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Gastlyns or Gastlynbury Manor

The Trailly family coat of arms
The Trailly family coat of arms

Volume III of The Victoria County History for Bedfordshire, published in 1912, details the various manors in the parish of Southill. Gastlyns or Gastlynbury originates in the largest of seven holdings in Southillrecorded by the Domesday Book of 1086. This was five hides and half a virgate held by William Speke, or Espec, and tenanted by "two Frenchmen". On the death of Walter Espec, perhaps the son of William, in 1153, his estates were divided between his two sisters with the younger, Albreda, wife of Geoffrey de Trailly getting Gastlyns. The overlordship of the Trailly family lasted until at least 1428.

The first known tenant of the manor under the Trailly overlordship was Walter de Godarvill who held the manor from 1229 until his death in 1250. He ws succeeded by his daughter Joan, wife of Sir Geoffrey Gastlyn. In 1301 her son Edmund alienated the manor to Hugh Doffevill. John Doffevill held the manor by 1316 and was still living in 1337 but by 1346 the manor was held by John Baret and Alice Gastlyn on behalf of her under age nephew Edmund Doffevill. By 1356 Alice was Lady of the Manor in her own right so presumably Edmund died without heirs. By 1363 the manor had been alienated to John Creuker for life, with a reversion to Alice's son Geoffrey Gastlyn. Six years later Gastlyn's trustees assigned the manor to Warden Abbey.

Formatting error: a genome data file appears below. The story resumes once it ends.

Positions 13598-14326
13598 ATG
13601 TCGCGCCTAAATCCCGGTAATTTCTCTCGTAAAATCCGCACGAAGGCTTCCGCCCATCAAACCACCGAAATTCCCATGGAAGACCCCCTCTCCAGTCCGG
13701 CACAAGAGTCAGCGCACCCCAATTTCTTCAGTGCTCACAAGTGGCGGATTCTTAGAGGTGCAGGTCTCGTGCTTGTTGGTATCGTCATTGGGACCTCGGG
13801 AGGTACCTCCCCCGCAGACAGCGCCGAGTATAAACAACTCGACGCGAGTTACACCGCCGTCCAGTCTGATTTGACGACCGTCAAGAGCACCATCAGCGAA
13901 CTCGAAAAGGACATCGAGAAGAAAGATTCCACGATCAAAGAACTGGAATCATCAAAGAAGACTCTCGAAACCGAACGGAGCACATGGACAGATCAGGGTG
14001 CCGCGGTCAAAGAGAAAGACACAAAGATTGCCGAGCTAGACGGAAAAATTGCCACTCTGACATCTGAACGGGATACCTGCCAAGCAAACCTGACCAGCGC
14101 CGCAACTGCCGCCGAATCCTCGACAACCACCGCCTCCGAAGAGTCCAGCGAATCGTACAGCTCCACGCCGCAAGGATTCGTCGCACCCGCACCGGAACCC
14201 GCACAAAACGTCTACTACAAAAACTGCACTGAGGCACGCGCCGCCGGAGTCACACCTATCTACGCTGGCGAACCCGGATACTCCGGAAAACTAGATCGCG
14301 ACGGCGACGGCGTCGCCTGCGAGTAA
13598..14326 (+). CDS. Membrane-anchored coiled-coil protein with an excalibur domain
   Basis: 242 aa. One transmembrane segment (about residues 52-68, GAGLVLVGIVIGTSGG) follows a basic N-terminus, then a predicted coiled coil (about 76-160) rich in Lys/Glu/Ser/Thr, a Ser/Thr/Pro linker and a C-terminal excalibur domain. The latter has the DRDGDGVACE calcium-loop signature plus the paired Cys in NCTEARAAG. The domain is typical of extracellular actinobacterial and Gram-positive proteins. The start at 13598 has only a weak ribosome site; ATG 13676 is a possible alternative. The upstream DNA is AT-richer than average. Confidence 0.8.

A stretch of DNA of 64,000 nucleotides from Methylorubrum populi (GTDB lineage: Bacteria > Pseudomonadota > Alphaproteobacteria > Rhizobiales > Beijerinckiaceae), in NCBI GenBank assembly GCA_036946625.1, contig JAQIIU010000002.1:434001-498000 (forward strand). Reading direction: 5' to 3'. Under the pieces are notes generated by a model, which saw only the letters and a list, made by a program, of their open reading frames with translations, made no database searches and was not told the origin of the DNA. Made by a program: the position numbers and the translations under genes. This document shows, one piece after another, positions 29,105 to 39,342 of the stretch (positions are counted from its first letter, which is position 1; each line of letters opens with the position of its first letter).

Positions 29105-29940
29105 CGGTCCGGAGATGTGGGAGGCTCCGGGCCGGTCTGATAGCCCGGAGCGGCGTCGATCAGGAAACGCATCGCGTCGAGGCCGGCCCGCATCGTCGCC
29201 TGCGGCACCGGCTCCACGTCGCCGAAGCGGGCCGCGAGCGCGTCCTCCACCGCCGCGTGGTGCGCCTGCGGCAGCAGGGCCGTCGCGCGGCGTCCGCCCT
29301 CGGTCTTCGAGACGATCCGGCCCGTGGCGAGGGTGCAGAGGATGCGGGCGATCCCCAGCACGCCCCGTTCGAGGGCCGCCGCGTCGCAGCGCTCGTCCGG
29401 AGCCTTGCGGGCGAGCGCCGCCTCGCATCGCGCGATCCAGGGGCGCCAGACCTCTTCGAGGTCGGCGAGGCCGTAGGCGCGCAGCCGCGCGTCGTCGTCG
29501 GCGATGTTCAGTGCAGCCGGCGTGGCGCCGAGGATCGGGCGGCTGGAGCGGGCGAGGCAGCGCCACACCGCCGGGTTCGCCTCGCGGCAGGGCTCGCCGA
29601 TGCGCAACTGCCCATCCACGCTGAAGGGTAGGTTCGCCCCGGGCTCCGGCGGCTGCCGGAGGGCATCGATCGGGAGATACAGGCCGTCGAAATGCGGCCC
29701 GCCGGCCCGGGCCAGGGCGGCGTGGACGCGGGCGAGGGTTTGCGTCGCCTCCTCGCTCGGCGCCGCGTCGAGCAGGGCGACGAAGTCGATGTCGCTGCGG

The arms of Warden Abbey
The arms of Warden Abbey

Warden Abbey was dissolved by King Henry VIII (1509-1547) in 1537 and in 1544 Gastlyns was in the possession of John Gardiner and was later granted to Francis Pigot of Stratton, whose son conveyed it to Hugh Cartwright in 1566. In 1587 William Cartwright alienated Gastlyns Manor to Nicholas Thurgood.

Thurgood's great-nephew, another Nicholas, in his will which was proved in 1648 left Gastlyns to his eldest son John and in 1667 John conveyed it to Sir John Keeling. The manor was probably sold around 1707 to Sir George Byng, created Baron Byng of Southill in 1721

The Byng family coat of arms
The Byng family coat of arms

Byng's grandson George, 4th Baron Torrington held Gastlyns in 1762 but sold it in 1795 to Samuel Whitbread. The Whitbread family owned the manor into the 20th century but a succession of Law of Property Acts in the 1920s abolished manorial fines and incidents as well as copyhold land tenure, thus abolishing manors in practically all but name. Gastlyns Manor probably had its seat in the site of the current house named Gastlings.